Long Shot Summer

by Neil Robinson

Published by
Amberley Publishing
The Hill, Stroud, Gloucestershire GL5 4EP

Website: www.amberley-publishing.com

Pages: 222

RRP: £14.99

Remember 1988 and the summer when England employed four captains during the five-Test series against West Indies? It seems remarkable now but it did happen – Derek Pringle also took over once as cover when one of the four captains was indisposed – and there were plenty of players used also. This against a transitional West Indian side some of whose finest batsmen and bowlers had retired. On paper and twenty-seven years later, it still looked a plenty formidable line-up but at the time there was hope that England might even just cause an upset, having a decent batting line-up themselves.

I have read other recently-published cricket books recently on this general area and was initially slightly concerned that the setting given for this 1988 series might have been slightly touching similar ground. I am pleased to say that this turned out to be unfounded and Neil Robinson’s research and writing on the background to this bizarre series is both meticulous and engaging. The four captains appointed during the series – Mike Gatting, John Emburey, Chris Cowdrey and Graham Gooch lest anyone forget – were interviewed and the book comes over well.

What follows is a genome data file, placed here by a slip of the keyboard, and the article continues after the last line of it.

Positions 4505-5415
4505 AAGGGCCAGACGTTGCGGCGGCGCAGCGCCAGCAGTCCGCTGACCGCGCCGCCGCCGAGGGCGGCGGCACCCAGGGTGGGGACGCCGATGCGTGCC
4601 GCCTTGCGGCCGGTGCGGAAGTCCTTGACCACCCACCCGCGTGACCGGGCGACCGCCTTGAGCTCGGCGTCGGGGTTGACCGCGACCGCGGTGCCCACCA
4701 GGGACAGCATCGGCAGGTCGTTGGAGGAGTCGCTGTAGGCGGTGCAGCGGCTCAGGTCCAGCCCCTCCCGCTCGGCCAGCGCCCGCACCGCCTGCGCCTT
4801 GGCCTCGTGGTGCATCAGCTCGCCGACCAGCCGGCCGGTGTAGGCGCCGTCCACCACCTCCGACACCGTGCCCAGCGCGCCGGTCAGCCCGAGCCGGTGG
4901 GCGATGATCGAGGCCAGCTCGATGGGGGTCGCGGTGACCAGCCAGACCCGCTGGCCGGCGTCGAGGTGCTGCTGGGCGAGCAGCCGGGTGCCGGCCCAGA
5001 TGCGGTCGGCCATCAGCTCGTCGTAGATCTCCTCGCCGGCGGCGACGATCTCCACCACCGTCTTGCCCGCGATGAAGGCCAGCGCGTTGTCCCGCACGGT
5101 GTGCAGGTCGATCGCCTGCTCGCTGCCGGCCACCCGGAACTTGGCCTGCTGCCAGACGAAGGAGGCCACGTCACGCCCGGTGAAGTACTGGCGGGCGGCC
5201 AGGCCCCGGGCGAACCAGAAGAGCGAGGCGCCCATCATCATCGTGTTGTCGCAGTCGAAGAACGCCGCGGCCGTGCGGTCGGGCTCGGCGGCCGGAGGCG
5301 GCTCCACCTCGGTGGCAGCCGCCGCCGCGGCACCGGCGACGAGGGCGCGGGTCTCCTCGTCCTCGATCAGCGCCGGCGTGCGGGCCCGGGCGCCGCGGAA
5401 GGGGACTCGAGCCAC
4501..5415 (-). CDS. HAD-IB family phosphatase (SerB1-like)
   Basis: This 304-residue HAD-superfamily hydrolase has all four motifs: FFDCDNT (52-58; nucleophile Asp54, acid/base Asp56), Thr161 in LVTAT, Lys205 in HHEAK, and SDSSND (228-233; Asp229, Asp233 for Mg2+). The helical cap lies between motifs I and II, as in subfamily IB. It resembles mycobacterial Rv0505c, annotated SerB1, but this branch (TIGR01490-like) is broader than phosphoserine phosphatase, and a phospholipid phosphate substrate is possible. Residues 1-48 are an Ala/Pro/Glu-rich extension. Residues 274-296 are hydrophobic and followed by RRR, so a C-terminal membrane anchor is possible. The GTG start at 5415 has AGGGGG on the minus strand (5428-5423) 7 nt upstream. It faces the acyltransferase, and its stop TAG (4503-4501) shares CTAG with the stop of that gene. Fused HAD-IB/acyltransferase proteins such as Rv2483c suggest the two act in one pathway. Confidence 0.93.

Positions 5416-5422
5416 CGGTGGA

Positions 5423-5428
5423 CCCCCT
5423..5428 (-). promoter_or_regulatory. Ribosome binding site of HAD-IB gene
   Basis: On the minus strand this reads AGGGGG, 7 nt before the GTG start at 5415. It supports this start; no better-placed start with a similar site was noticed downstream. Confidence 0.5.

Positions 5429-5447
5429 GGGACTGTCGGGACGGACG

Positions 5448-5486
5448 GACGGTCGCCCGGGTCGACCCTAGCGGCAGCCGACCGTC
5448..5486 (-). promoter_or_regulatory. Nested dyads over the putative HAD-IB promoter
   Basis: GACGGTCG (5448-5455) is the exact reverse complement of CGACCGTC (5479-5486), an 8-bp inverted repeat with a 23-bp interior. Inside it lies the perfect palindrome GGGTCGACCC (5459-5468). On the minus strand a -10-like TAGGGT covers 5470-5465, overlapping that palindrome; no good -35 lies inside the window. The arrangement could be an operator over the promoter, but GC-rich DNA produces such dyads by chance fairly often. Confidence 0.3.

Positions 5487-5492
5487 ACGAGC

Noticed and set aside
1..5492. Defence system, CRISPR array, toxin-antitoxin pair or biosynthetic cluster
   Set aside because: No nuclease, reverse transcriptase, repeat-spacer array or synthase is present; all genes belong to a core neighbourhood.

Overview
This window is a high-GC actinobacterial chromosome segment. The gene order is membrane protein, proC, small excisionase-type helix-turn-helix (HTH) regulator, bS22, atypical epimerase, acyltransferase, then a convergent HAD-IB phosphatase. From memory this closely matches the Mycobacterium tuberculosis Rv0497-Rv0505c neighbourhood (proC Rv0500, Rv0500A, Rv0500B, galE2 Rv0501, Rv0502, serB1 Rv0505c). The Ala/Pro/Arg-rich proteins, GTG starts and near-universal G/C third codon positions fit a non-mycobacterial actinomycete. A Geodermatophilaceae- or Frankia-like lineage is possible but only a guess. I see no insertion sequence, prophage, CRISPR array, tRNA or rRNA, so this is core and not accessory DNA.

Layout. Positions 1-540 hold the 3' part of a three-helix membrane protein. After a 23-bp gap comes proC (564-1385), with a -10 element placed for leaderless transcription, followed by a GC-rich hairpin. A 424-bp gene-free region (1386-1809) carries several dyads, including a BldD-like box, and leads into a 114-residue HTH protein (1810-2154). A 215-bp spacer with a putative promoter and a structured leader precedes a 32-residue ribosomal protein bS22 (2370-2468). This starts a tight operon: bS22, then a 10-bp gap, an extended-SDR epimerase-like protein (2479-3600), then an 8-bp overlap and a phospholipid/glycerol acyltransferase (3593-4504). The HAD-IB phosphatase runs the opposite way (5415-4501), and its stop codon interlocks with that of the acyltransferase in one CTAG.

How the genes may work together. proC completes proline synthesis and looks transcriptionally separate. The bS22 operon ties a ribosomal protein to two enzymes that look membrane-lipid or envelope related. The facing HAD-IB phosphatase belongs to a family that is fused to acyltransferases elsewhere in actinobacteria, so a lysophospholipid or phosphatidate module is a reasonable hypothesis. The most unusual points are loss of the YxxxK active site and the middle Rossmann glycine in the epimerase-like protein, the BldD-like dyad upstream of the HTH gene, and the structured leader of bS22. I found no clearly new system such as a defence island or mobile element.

Taking the reader back to the fractious Pakistan and England tour, the England selectors made it clear that further transgressions on and off the field would be unacceptable and Mike Gatting’s captaincy tenure ended after media revelations with a bar woman during the First Test. Neil Robinson has made his own investigations, interviewed the lady concerned and it is fair to say that she, like Gatting, has suffered misfortune since and that the frenzy during this period was at best unhelpful to both.

For the record, England drew that first Test bringing a halt to two successive five-nil drubbings at the hand of the West Indies. The situation quickly became more parlous and the last four Tests were all lost although it should be remembered that, at times, England more than kept in touch with their, at the time, still formidable opponents. Chris Cowdrey’s one match tenure is an interesting tale but he will likely have the sympathy of readers at the manner and abruptness of his quick downfall. The chaos of the 1988 summer carried on afterwards when England’s tour of India was cancelled due to India’s refusal to accept Graham Gooch, England’s fourth captain of 1988, because of his connections with South Africa.

It is a slight shame that scorecards are not included as Long Shot Summer is an excellent read. Neil Robinson is generous in thanking the late Bill Frindall for his scoring sheets of the Tests which, through his customary thoroughness and attention to detail, have brought the Tests back to life and which have helped make Long Shot Summer such an enjoyable read.